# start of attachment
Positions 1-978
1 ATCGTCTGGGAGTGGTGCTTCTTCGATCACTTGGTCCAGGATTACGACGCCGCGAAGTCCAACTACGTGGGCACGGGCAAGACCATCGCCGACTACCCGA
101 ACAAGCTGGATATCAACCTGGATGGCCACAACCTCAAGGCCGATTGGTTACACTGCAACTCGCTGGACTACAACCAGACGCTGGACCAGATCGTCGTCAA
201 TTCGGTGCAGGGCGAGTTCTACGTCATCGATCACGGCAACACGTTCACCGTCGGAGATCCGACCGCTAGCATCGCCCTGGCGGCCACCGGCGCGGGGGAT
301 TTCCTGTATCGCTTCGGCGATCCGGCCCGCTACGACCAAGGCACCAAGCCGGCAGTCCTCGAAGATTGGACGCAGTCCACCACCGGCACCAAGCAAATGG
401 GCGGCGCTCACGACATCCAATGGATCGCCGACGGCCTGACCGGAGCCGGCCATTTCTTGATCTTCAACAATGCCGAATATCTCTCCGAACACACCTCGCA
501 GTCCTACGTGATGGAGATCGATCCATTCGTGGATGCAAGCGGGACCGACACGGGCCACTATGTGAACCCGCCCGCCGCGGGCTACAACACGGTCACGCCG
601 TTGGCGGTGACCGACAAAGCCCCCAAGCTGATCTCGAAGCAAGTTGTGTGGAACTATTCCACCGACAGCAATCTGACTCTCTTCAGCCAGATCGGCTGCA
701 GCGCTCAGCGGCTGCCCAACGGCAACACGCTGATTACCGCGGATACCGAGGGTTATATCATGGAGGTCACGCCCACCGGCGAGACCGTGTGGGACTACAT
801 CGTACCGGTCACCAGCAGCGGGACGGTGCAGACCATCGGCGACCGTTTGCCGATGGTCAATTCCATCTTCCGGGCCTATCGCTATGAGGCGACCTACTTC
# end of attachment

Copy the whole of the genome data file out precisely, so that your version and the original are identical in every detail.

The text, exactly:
Positions 1-978
1 ATCGTCTGGGAGTGGTGCTTCTTCGATCACTTGGTCCAGGATTACGACGCCGCGAAGTCCAACTACGTGGGCACGGGCAAGACCATCGCCGACTACCCGA
101 ACAAGCTGGATATCAACCTGGATGGCCACAACCTCAAGGCCGATTGGTTACACTGCAACTCGCTGGACTACAACCAGACGCTGGACCAGATCGTCGTCAA
201 TTCGGTGCAGGGCGAGTTCTACGTCATCGATCACGGCAACACGTTCACCGTCGGAGATCCGACCGCTAGCATCGCCCTGGCGGCCACCGGCGCGGGGGAT
301 TTCCTGTATCGCTTCGGCGATCCGGCCCGCTACGACCAAGGCACCAAGCCGGCAGTCCTCGAAGATTGGACGCAGTCCACCACCGGCACCAAGCAAATGG
401 GCGGCGCTCACGACATCCAATGGATCGCCGACGGCCTGACCGGAGCCGGCCATTTCTTGATCTTCAACAATGCCGAATATCTCTCCGAACACACCTCGCA
501 GTCCTACGTGATGGAGATCGATCCATTCGTGGATGCAAGCGGGACCGACACGGGCCACTATGTGAACCCGCCCGCCGCGGGCTACAACACGGTCACGCCG
601 TTGGCGGTGACCGACAAAGCCCCCAAGCTGATCTCGAAGCAAGTTGTGTGGAACTATTCCACCGACAGCAATCTGACTCTCTTCAGCCAGATCGGCTGCA
701 GCGCTCAGCGGCTGCCCAACGGCAACACGCTGATTACCGCGGATACCGAGGGTTATATCATGGAGGTCACGCCCACCGGCGAGACCGTGTGGGACTACAT
801 CGTACCGGTCACCAGCAGCGGGACGGTGCAGACCATCGGCGACCGTTTGCCGATGGTCAATTCCATCTTCCGGGCCTATCGCTATGAGGCGACCTACTTC